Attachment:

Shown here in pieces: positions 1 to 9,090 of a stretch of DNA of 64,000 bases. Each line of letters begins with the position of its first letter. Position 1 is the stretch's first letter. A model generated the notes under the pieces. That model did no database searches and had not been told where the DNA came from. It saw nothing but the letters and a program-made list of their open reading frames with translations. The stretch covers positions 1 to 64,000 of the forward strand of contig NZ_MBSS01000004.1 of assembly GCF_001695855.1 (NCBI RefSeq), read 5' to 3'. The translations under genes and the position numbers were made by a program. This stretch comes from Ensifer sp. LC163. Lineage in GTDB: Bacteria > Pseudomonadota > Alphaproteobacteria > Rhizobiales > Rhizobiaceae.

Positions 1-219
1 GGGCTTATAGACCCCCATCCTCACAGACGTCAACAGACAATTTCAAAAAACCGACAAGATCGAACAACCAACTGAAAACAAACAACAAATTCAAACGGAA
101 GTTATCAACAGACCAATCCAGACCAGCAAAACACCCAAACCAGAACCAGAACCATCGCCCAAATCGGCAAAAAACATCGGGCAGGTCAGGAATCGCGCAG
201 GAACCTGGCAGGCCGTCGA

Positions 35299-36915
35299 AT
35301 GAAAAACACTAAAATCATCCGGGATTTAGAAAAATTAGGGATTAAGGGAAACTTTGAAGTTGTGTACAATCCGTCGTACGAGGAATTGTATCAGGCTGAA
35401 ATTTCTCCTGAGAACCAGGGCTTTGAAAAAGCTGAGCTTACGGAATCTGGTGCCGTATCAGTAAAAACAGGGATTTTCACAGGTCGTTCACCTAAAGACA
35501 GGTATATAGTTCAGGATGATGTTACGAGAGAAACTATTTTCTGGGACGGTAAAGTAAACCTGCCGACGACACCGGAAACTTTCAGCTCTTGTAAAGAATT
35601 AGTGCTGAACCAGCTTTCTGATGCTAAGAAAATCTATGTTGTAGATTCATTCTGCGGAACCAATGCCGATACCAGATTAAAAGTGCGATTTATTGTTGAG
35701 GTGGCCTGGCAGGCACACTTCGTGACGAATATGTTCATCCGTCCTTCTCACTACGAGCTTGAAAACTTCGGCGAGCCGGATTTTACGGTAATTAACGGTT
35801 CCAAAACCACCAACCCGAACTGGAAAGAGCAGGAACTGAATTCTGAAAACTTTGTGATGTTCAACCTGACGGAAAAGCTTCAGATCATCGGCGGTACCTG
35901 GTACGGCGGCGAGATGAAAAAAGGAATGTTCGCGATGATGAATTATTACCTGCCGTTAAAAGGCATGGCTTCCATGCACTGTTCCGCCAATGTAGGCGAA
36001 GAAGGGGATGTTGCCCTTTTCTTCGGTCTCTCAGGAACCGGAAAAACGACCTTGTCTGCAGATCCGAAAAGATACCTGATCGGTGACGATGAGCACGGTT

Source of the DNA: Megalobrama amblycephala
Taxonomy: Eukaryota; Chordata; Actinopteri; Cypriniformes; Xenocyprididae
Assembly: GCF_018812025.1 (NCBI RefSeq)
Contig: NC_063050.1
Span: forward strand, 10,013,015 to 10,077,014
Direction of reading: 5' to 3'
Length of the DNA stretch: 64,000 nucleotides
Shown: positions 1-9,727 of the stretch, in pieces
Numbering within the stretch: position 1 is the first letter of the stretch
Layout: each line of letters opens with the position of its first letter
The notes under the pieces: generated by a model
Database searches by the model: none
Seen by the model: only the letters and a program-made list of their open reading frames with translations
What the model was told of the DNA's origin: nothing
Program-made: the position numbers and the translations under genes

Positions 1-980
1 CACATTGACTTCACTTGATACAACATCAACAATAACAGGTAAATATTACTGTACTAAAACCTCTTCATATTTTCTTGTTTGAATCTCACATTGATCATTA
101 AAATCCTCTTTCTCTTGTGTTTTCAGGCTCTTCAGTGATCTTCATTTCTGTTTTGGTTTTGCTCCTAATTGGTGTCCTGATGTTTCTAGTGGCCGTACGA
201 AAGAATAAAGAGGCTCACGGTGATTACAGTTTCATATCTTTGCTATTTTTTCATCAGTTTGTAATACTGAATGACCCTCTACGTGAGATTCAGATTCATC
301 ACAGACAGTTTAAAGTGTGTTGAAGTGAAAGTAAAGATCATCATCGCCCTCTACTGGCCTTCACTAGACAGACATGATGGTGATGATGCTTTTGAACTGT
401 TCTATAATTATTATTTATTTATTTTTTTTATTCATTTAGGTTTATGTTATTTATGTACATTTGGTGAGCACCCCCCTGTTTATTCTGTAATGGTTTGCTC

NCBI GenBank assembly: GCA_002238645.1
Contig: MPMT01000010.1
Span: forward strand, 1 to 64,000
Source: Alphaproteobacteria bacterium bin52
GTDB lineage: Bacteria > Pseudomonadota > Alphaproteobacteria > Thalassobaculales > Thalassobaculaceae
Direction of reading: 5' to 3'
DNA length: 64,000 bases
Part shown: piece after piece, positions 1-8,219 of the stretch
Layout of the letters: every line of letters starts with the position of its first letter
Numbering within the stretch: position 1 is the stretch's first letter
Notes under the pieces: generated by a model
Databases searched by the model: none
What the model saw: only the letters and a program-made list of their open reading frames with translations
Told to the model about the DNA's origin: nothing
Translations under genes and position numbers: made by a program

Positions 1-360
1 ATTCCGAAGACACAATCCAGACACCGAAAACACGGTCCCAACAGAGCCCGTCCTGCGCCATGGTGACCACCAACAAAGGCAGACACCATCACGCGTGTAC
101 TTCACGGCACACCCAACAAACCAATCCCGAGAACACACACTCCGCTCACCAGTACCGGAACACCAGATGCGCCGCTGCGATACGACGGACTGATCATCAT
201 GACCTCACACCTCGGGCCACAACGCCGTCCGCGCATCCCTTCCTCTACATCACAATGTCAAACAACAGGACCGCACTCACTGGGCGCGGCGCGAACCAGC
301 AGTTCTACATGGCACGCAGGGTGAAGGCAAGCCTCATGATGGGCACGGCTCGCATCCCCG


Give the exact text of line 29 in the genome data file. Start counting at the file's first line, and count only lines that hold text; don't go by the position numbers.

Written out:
What the model was told of the DNA's origin: nothing